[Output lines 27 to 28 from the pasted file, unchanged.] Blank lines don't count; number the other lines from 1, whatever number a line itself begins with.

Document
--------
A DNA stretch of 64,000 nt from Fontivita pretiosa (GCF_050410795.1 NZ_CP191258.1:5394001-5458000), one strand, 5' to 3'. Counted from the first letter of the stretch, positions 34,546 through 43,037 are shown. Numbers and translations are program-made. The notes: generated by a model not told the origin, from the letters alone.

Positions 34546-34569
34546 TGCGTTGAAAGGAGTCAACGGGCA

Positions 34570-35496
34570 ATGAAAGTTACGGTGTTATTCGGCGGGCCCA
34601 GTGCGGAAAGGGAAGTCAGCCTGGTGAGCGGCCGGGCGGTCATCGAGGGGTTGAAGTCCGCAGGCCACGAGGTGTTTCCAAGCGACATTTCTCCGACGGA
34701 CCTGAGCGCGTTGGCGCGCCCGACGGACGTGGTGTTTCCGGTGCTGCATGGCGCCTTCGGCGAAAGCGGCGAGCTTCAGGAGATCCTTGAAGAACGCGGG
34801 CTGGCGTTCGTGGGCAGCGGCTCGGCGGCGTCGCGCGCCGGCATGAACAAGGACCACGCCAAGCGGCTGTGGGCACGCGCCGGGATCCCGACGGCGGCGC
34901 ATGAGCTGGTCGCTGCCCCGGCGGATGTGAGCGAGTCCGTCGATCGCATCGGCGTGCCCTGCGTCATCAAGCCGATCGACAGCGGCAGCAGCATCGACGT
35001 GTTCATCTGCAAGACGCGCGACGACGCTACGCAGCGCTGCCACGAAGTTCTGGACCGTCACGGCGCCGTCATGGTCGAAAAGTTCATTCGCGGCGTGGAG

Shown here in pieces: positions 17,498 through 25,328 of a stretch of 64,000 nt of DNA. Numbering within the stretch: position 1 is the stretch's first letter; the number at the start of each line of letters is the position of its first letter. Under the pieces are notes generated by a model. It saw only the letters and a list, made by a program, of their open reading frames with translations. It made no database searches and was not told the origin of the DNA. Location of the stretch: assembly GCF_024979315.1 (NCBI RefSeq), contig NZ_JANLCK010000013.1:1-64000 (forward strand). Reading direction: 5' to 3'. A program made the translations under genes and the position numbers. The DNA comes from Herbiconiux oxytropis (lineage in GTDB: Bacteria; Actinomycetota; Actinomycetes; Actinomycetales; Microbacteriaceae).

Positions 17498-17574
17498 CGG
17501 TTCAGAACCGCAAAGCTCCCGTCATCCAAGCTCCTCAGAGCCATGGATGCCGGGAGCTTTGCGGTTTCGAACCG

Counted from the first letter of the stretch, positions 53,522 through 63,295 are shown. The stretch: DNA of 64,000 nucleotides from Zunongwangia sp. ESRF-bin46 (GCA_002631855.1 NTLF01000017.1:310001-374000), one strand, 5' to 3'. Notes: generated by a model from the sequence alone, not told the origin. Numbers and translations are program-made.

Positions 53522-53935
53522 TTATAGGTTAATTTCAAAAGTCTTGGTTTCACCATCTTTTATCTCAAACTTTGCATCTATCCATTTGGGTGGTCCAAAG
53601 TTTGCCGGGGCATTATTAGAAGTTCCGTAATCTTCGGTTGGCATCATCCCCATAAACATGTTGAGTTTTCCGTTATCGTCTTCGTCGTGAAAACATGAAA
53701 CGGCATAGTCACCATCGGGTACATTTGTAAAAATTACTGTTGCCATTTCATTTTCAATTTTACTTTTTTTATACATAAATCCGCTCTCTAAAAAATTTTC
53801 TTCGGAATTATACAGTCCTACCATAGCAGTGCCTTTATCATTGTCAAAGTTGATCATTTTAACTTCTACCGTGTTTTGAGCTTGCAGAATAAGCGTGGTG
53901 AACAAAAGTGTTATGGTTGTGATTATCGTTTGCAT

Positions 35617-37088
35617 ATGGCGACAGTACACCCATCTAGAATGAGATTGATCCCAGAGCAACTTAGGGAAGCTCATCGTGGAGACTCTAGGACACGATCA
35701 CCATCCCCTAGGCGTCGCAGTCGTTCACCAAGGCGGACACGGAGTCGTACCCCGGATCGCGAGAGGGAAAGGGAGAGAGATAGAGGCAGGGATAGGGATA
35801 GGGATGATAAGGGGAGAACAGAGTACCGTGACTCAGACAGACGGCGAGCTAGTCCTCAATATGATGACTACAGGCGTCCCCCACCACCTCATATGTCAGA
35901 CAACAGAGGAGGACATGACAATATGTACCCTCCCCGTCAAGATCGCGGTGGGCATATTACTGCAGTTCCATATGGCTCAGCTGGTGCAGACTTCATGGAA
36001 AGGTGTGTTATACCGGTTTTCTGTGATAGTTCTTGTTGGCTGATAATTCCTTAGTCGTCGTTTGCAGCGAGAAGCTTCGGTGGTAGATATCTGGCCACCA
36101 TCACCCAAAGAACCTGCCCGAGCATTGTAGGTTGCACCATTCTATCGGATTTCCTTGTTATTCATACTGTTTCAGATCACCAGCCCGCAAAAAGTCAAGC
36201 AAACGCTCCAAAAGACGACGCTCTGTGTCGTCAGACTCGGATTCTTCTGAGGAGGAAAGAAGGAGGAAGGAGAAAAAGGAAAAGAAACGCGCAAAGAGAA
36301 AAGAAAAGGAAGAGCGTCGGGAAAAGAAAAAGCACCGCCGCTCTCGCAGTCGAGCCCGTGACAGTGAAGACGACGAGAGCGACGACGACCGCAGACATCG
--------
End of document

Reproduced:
36001 AGGTGTGTTATACCGGTTTTCTGTGATAGTTCTTGTTGGCTGATAATTCCTTAGTCGTCGTTTGCAGCGAGAAGCTTCGGTGGTAGATATCTGGCCACCA
36101 TCACCCAAAGAACCTGCCCGAGCATTGTAGGTTGCACCATTCTATCGGATTTCCTTGTTATTCATACTGTTTCAGATCACCAGCCCGCAAAAAGTCAAGC